Crossy’s Hot Tips For Surface Flathead Fishing
- Catching flathead on topwater lures is no fluke and it can be done consistently by those who take the time to figure it out. Long casting is really important for covering lots of water, so light gear and long rods rule.
- Fish surface lures for flathead slowly and with lots of pauses.
- A power pole is a great way to fish the flats because it saves battery on the electric motor and allows a stealthy approach.
- Common beginner mistakes are to fish too heavy and to not fish shallow enough. Get a good pair of Polaroid glasses and don’t be afraid to throw the lure into skinny water of just a few inches deep.
- Flathead can sometimes seem clumsy when they’re taking lures off the surface due to the location of their eyes, which means they have a blind spot when they approach the lure. Flathead will often try and take the lure from the side because it gives them a bigger profile and make the lure easier to line up for ambush.
- You’ll find flathead along the dropoffs, but the flathead pro’s love to fish the top of the flats around the top of the tide.
- If you find a piece of structure such as a mangrove root, crab pot or piece of timber the flathead won’t be tight to the structure. Pieces of structure attract and hold baitfish and the flathead will sit back 20-30 feet picking individual baitfish from the edge of the school rather than charge in to the structure and scare the whole school.
- Use your eyes. Watch the water if you’re fishing from a boat or kayak, allow the current to determine your path. This will carry you to where the fish are waiting. If you get a few fish in a particular area, drift well past, then start the motor, cross to the other side so as not to spook the fish, then motor upstream for another pass.
- The prime bites occur in early November, usually in the mornings when there is a light breeze coming from behind.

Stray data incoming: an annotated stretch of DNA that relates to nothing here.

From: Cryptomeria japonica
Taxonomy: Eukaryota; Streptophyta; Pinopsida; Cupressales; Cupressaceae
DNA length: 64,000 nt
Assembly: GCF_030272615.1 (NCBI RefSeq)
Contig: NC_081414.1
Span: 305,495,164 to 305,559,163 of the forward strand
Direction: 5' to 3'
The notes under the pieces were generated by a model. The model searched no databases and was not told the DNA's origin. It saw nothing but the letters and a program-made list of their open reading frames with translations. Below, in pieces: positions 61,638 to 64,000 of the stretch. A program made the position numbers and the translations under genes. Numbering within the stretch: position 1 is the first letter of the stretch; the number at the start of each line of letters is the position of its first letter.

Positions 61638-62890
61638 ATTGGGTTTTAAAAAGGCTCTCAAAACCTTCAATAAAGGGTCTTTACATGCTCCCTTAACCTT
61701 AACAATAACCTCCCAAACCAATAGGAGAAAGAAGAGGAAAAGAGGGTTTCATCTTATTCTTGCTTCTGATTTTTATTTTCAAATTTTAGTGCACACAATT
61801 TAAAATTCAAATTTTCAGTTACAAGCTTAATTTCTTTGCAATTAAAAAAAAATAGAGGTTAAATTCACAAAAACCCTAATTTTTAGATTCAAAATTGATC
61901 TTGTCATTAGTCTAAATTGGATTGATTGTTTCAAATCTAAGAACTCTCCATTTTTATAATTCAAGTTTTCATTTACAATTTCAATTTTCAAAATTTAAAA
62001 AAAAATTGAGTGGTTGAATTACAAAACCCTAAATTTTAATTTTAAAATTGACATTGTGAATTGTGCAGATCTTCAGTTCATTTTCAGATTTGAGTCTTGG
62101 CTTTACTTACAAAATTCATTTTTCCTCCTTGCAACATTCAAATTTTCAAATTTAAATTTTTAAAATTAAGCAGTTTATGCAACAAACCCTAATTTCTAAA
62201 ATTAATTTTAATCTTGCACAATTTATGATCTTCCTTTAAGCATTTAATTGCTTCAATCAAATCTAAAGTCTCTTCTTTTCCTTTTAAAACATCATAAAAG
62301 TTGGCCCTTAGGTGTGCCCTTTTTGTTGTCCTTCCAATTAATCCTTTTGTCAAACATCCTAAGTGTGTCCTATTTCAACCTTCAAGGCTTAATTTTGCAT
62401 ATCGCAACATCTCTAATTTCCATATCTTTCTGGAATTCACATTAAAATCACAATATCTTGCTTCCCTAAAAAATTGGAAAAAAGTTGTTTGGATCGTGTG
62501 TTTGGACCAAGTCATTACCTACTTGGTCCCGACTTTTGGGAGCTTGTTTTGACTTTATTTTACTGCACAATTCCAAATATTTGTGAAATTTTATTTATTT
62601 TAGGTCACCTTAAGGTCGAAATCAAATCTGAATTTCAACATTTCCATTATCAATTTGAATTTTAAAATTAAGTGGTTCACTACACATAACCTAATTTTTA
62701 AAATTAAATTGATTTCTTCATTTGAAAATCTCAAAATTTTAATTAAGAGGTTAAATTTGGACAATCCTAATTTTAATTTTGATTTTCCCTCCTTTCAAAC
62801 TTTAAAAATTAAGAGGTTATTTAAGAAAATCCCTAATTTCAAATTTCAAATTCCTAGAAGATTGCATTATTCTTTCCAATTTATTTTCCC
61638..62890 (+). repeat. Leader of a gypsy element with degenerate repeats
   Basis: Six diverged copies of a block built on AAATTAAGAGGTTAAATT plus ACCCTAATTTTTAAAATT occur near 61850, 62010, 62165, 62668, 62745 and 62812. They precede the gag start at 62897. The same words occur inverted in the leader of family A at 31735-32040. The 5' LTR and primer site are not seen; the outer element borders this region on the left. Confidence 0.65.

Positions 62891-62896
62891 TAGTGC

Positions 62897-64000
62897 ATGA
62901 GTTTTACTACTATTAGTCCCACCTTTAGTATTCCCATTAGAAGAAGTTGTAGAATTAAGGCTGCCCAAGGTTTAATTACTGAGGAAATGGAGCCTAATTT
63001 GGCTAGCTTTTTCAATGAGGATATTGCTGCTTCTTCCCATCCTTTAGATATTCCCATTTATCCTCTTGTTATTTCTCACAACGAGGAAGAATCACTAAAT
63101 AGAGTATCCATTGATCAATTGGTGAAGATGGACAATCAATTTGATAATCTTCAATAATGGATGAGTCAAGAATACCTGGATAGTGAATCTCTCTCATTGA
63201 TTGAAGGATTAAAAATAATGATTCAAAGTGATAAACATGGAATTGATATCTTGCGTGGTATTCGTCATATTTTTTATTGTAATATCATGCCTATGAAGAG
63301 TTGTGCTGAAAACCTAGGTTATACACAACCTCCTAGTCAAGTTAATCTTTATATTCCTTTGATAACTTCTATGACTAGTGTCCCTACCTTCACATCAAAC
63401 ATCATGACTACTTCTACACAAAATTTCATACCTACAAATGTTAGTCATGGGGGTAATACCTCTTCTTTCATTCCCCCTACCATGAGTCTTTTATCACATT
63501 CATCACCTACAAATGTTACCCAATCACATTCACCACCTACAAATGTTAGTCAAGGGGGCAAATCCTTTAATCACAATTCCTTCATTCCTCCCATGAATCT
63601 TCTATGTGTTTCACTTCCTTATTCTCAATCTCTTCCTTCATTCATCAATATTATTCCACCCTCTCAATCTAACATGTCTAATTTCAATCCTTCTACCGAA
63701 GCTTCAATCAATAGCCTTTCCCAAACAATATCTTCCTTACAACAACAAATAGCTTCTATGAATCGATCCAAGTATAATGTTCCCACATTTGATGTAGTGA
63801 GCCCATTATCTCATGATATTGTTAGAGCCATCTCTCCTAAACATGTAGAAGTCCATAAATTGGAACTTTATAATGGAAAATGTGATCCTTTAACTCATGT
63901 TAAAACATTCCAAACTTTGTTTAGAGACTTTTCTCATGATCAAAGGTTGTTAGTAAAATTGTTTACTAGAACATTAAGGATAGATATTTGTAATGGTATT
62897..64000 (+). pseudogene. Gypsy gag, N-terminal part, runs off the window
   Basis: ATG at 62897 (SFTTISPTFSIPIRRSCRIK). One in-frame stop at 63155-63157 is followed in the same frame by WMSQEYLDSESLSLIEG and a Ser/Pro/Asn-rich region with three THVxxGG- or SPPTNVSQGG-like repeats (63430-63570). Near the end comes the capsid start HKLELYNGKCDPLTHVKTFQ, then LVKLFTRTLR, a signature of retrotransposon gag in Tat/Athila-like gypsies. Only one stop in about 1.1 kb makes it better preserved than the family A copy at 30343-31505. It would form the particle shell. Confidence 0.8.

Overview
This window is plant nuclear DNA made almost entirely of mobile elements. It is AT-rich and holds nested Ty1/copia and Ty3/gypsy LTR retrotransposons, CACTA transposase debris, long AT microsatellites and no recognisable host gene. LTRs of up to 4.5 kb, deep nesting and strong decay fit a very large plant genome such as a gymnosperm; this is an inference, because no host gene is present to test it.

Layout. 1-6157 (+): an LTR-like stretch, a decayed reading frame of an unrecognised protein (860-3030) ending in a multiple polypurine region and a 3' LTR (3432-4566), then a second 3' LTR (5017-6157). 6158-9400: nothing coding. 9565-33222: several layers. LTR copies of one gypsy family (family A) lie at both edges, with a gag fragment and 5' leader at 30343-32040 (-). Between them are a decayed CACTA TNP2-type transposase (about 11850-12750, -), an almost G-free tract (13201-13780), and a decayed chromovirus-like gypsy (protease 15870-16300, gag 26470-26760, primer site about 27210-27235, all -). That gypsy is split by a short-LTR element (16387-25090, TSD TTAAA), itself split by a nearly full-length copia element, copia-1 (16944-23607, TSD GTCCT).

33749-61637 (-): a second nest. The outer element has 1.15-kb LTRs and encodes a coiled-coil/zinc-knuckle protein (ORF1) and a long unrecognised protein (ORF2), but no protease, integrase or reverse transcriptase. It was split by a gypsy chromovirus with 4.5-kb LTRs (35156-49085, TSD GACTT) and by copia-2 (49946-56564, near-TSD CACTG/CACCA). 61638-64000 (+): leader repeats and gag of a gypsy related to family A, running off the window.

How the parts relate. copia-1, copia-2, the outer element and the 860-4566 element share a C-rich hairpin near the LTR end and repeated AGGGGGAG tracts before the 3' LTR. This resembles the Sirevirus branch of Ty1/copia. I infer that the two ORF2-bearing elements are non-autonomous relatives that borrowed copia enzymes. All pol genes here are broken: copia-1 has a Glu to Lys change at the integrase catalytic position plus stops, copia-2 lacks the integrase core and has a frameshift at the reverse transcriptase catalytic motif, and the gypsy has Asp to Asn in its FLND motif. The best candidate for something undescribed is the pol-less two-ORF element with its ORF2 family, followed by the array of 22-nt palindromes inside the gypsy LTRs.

Crossy’s Surface Flathead Fishing Tackle
- 2-4lb braided mainline with a short bite leader of 14lb fluorocarbon is perfect. Keep the leader short as fluorocarbon sinks and can dampen the action of surface lures. Avoid snaps and swivels.
- When fishing the Crossfire 110 (and most other flathead lures) most light estuary combo’s will work. Crossy uses a Nano Cranks 7’2″ spin rod with a 2500 size Shimano Ci4 reel.
- When fishing the Crossfire 195 a heavier outfit is requires a heavier outfit. Crossy is still trying to find the best outfit and is currently trying a Dobyns 703 SF Fury (medium action) and will couple it with a 3000 size reel, 10lb braid and a short 20lb fluorocarbon leader.
Crossy’s Best Flathead Fishing Lures
- The Crossfire 110 is a great lure for prospecting the flats for flathead and is Crossy’s biggest topwater fish catcher. To fish this lure, cast it long and give it three good jabs to move it forwards and beneath the water in three pulses, then wait for the lure to float back to the surface, give it a few seconds to sit stationary, then repeat. The pause is critical, flathead will follow and position themselves before hitting the lure while it’s stationary. During the pauses, watch closely for shadows or signs of following fish and if they are hesitant to bite give the floating lure a little shimmer using light rod tip action.
- The Crossfire 195 is an great lure to use when trophy fish are around. It’s fished the same way as the 110 but can take a little more practice to perfect. It’s also requires slightly heavier gear to cope with the extra casting weight of the lure.
- The Stiffy Top Dog is a great surface lure for both whiting and flathead on the surface but is no longer available – check eBay and online for obscure sources! The Molix Punitor 85 is a great surface lure for flathead also.
- A Rio Prawn isn’t a bad choice nfor east coast flathead fishing either.